After witnessing a discrimination case almost erupt his college basketball team, he had an epiphany and wondered why no one had taken action sooner.
Ten years later, the player developed the idea into an important tool to fix a sports landscape that was rife with sexual abuse cases, racism, sexism at work, harassment, and doping cheats at every level.
RealResponse and the U.S Anti-Doping Agency announced Monday a partnership. The agency will use the platform to help whistleblowers report concerns regarding possible doping cases.
RealResponse has already signed deals with USA Gymnastics and the NFL Players Association. This is a testament to the company’s size and illustrates the many problems and possibilities that sports can present. It also plans to partner with a number of youth- and club-sports associations in the United States.
Chadwick stated, “I wanted something that would solve an immediate challenge — the lack in confidential, anonymous and real-time ways for athletes to share concerns with administration.”
This technology was designed for athletes who are used to using their phones to do almost everything.
With a simple text, athletes and employees can report workplace discrimination, doping violations or sex abuse. It does not require you to fill out lengthy forms or use drop-down menus. Privacy features allow you to collect more information from whistleblowers and keep your anonymity.
Initially, the NFLPA purchased the service to allow players to report any inconsistencies in COVID-19 protocols. According to a news release by the NFLPA, it has expanded its use of this service to “anonymously, securely report any and all issues…for everything from training camp issues to drug policy infractions to social injustice concerns to medical issues to COVID-19 policy violations to misconduct, hazing and harassment to name a few.”
Chadwick’s idea was born when he was a Rice player. Two of his teammates left Rice after accusing Rice administrators of discrimination.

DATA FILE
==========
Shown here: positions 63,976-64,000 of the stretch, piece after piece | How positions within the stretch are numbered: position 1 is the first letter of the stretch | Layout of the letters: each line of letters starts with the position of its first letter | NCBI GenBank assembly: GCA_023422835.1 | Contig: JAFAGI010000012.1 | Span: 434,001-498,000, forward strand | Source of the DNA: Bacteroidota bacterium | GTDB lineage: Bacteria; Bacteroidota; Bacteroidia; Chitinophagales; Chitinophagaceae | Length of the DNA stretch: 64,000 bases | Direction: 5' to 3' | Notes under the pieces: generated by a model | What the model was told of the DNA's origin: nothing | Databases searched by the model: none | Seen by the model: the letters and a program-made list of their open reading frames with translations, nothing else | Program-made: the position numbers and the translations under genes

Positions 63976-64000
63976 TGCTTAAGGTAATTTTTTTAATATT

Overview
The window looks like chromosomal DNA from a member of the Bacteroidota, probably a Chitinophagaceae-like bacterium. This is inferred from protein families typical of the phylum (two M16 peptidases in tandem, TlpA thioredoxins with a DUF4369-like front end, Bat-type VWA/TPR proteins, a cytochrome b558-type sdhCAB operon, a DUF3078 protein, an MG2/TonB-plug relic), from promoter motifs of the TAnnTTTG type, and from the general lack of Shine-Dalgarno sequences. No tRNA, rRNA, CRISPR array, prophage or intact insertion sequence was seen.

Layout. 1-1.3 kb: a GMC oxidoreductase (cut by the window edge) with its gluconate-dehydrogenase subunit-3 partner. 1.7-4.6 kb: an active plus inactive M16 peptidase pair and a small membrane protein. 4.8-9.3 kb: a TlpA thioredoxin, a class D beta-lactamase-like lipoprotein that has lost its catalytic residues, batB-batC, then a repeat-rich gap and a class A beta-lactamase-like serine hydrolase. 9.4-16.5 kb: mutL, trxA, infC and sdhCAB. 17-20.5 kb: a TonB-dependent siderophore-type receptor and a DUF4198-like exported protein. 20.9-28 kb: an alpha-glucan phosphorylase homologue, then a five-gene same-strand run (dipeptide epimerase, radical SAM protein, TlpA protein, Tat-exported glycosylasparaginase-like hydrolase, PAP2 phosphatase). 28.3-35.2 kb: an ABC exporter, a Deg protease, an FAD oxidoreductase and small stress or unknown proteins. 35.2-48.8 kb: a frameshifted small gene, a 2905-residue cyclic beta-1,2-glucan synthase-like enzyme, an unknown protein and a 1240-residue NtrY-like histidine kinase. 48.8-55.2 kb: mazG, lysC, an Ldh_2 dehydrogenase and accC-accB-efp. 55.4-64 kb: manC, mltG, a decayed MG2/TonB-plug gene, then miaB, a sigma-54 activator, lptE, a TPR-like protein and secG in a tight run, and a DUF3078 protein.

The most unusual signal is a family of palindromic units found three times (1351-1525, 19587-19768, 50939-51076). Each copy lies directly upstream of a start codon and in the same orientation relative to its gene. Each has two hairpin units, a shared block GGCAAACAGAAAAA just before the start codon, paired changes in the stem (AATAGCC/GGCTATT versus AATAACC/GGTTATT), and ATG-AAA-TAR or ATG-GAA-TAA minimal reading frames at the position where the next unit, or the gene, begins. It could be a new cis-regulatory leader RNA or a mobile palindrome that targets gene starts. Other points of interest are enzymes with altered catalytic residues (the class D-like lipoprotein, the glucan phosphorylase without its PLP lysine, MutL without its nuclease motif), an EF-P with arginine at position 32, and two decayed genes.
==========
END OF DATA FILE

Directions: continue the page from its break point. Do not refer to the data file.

Chadwick stated, “I was caught in the crosshairs between not knowing what was happening and wondering, if there were any, why weren’t they uncovered and addressed sooner.”
He moved to Valparaiso and began the research. He reached out to more than 200 university athletic department administrators, asking what systems were in place for athletes’ concerns and complaints.
Chadwick stated that he heard a common theme of many informal forms of contact. He said things such as “I have an open-door policy” and “I get to know my children.” But there was no consistency. It was done anonymously, with pen and paper, electronically, or in anonymity. There was terrible participation overall.
Chadwick’s initial version of his system allowed athletic departments the ability to conduct end-of season surveys from players. The feedback received by the ADs was shocking: Stories of NCAA violations, drug abuse, hazing and sexual assault.
Chadwick stated that “the players very much believed in this and were willingly to put very confidentially and serious things into it.” “I thought, we cannot wait for end-of year surveys to get some information.”
RealResponse has expanded its technology to allow athletes to initiate contact by simply sending a text.
It also provides a way for organisations to keep track of how they responded to complaints. The biggest scandals in the Olympic sexual abuse cases involved trying to find out what authorities did after receiving information. These programs keep track.
USADA’s signing-on to the platform is another milestone for USADA. The ability to protect whistleblowers who share their information has been a long-standing problem in anti-doping.
Travis Tygart, CEO USADA, stated that “the connection with RealResponse helps eliminate potential barriers for whistleblowers communicating with our investigation teams.”
Chadwick stated that the ultimate goal was to make it easier in all areas of sports. Another obstacle to overcome is convincing organizations to use the data more efficiently and to gather it better. This information has been mishandled for decades.
Chadwick stated, “In years past there has been a reluctance in implementing a system such as ours because of the question: ‘Do you want to know?’ We believe that this is a key point to remember. You must have systems and people to help you not only find the problems but also to solve them.